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Hullabaloo


Friday, October 10, 2003

 
Narrative Politics

From The Guardian:

But the key to the election of Governor Arnie is a phenomenon which might be called narrative politics. American electoral campaigns have tended to be driven by the theory of "retail politics": the candidate made as many speeches, shook the maximum number of hands, accrued the largest air-mile account as possible. Races were won by imprinting a face and a few simple policies through ceaseless repetition.

But, in recent American elections, the centrality of chapped hands and battered soles to a candidate's chances has been balanced against the quicker, simpler power of narrative politics. The victor was likely to be not the man who put in most hours but the one who told the most extraordinary story about himself.

Hence George W Bush - a notoriously indolent campaigner - was able to match the more assiduous Gore because his candidacy was a better yarn: a son following his dad into the Oval Office, a drunk sorting himself out, a child taking revenge on the administration that beat his father.

Previously, the election of the wrestler Jesse Ventura as governor of Minnesota was an extreme example of narrative politics - voters bored with the process waking themselves up with an unlikely plot twist - but even Clinton can be seen as a beneficiary of this electoral mentality. In 1992, the entry into the White House of a womanising, draft-dodging poor Southern boy whose father had died before he was born was simply a better story to tell history than the re-election of the patrician George Bush senior.

A rough rule of narrative politics is that the candidate whose life story makes the best Hollywood movie will win the race. Which is why Schwarzenegger represents the greatest triumph of the theory to date. In the past, narrative politics has had to be combined with retail politics: Clinton, like Reagan before him, had spent years shaking hands and practising legislation.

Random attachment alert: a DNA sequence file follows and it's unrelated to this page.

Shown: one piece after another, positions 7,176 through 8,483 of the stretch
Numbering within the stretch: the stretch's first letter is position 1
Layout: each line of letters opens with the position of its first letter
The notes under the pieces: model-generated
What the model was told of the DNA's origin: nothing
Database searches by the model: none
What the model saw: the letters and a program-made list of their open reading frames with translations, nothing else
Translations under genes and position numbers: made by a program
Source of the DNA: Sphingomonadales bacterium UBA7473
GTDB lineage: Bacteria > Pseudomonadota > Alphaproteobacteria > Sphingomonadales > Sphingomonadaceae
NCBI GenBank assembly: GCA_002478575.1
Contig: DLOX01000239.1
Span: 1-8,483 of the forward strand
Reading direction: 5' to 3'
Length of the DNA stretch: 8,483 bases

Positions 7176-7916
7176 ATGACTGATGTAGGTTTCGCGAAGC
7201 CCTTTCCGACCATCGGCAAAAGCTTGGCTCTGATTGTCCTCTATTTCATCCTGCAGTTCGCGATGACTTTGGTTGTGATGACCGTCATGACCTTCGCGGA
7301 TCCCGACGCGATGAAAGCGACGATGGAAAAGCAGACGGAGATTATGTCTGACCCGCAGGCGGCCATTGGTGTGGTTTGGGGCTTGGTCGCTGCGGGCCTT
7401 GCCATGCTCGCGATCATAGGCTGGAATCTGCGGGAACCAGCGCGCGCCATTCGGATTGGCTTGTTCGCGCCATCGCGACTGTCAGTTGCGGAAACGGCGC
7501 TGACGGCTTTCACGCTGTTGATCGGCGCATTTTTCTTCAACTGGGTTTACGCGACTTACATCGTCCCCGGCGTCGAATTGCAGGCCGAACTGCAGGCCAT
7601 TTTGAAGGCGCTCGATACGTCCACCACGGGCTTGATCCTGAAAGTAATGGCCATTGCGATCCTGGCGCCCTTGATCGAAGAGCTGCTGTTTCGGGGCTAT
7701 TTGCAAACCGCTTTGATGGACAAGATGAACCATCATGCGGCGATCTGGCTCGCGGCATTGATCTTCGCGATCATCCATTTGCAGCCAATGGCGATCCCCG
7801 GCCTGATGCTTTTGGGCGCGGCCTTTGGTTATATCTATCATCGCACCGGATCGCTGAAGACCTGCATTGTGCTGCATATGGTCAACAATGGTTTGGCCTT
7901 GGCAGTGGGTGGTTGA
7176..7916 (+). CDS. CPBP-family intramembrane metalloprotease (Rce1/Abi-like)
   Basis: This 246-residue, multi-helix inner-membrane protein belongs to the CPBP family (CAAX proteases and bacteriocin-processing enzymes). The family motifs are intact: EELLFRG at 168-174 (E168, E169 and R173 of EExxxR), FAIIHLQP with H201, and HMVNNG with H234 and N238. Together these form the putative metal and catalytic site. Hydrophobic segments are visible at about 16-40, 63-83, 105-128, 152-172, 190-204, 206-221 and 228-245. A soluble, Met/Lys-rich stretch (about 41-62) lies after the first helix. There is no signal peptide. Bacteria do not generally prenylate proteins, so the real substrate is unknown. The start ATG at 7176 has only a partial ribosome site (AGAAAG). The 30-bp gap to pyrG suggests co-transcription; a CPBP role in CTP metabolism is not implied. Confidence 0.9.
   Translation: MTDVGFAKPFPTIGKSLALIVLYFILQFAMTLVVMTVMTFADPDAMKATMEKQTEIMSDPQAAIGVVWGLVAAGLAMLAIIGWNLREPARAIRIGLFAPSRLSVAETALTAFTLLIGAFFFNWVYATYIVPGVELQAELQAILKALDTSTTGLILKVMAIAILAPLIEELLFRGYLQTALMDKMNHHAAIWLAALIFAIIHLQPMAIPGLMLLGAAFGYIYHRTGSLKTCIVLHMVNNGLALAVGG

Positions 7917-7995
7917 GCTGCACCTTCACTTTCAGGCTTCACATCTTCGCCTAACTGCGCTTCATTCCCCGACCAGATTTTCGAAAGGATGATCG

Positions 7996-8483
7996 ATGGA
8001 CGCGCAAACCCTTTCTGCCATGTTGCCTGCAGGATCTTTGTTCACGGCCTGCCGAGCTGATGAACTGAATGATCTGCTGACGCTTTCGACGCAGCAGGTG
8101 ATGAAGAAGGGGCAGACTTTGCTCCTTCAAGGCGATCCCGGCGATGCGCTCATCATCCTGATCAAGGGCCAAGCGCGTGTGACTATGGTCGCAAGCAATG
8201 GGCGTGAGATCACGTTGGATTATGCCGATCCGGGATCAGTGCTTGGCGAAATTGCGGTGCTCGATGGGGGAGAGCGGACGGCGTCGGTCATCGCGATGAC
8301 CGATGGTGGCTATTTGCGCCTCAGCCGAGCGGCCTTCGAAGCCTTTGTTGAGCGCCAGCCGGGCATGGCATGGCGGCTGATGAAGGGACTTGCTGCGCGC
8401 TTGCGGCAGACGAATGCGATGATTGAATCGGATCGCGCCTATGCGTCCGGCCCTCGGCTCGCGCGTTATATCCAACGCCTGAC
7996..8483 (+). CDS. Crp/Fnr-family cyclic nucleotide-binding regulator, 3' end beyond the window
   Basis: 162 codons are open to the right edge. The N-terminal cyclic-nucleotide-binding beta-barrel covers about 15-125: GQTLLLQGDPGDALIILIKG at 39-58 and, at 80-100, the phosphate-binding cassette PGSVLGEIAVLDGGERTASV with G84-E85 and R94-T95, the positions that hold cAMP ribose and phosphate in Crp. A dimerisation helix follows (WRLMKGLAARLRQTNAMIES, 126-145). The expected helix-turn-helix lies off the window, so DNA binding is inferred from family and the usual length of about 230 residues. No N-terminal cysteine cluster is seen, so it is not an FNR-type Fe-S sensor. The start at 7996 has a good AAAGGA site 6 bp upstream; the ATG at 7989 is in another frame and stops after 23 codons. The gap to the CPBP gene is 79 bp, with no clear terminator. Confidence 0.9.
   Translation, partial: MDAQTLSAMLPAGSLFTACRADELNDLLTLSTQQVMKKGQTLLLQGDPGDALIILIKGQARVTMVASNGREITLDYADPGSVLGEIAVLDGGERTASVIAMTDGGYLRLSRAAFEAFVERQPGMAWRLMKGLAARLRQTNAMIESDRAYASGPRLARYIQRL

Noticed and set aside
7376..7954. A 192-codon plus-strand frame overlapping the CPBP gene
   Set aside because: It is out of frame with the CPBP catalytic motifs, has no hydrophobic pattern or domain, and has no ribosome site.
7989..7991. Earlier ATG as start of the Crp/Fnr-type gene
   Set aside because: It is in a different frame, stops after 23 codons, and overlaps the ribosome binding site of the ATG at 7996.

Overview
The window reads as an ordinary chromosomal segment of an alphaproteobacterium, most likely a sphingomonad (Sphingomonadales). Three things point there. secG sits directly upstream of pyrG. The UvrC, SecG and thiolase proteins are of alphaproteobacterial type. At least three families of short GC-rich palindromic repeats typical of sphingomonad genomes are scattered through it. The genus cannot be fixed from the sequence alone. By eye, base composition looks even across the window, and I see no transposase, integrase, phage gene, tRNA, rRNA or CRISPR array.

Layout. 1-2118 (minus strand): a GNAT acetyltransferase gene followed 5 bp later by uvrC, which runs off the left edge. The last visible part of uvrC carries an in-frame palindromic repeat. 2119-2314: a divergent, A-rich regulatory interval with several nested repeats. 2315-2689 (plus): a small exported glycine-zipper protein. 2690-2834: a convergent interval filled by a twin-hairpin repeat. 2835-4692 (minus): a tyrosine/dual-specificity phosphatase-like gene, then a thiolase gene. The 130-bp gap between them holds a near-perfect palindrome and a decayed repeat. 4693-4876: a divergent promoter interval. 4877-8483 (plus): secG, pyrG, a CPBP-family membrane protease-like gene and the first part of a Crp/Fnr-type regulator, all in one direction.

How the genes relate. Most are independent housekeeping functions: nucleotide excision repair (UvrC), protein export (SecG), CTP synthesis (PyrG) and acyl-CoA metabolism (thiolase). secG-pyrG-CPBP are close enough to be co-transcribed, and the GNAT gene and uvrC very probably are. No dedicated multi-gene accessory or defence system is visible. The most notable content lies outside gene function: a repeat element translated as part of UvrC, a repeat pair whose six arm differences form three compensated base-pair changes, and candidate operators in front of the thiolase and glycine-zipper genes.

Schwarzenegger, who had done the retail part unknowingly in multiplexes over decades, relied during his campaign entirely on his narrative: his pitch. Beginning with the neatness that a man who had made a film called Total Recall should be competing in a recall election, his run for governor was such a bold and ridiculous tale that you kept thinking it needed a script editor.

Even apart from his own compelling back story - body-building to nation-building - there was also the B-plot that his marriage to Maria Shriver (niece of JFK and Bobby) also made the race a strange and wonderful pay-off to one of America's greatest political storylines: the Kennedys. The advantage of narrative politics is that weaknesses are reclassified as strengths. A politician who knows nothing about politics? What a premise. A leader who can barely speak an American sentence aloud? Such a gripping yarn. A candidate whose answer to the bankruptcy of California is to propose tax cuts? We sure want to stay and see how this turns out.

The paradox of narrative politics is that it is the very improbability of the campaign that gives it plausibility. In voting booths now - as always in cinemas - audiences will sacrifice coherence for surprise. This is democracy played by the rules of a Hollywood script conference and so, in this context, the coming of the machine governor ceases to be a surprise. Arnie may know nothing much about politics but he's a proven genius at the business of getting Americans to swallow preposterous propositions and outcomes.


I know it's difficult for us political junkies to view something we take very seriously in this way. But, I am convinced that it is a very important key to advancing our cause.

As a good friend of mine once said, "it's all about who you want to watch on television for the next four years." I used to think that was ridiculously cynical. But, with the ascension of Clinton, Bush and (mind-bogglingly) Schwarzenegger, I think it's obvious that there is merit in this concept.

Recognizing the power of this type of politics does not require that we choose candidates who are as vapid and empty as Schwarzenegger and Bush are. It just means that we must pick candidates who also have the story and charisma that modern media requires and be prepared to tell that story to the American people.

The framing of the campaign and the arena in which it will be engaged is likely to be chosen by the Republicans purely because of their natural domination, as incumbents, of the free media, their Mighty Wurlitzer and the period between the primaries and the convention during which Democrats are going to be financially dead in the water. We will probably be fighting on their terms, even though we will win on ours.

Whoever gets the nomination must appeal strongly on this narrative level or we will lose to a 300 million dollar advertising campaign in which steely eyed George W. Bush, underestimated all his life, is sold as having risen to the occasion when the chips were down proving his courage and fortitude in the face of the greatest challenge any man of his generation has ever faced.

Even if his show is getting less and less believable, people are not likely to switch channels unless they are guaranteed something more satisfying.



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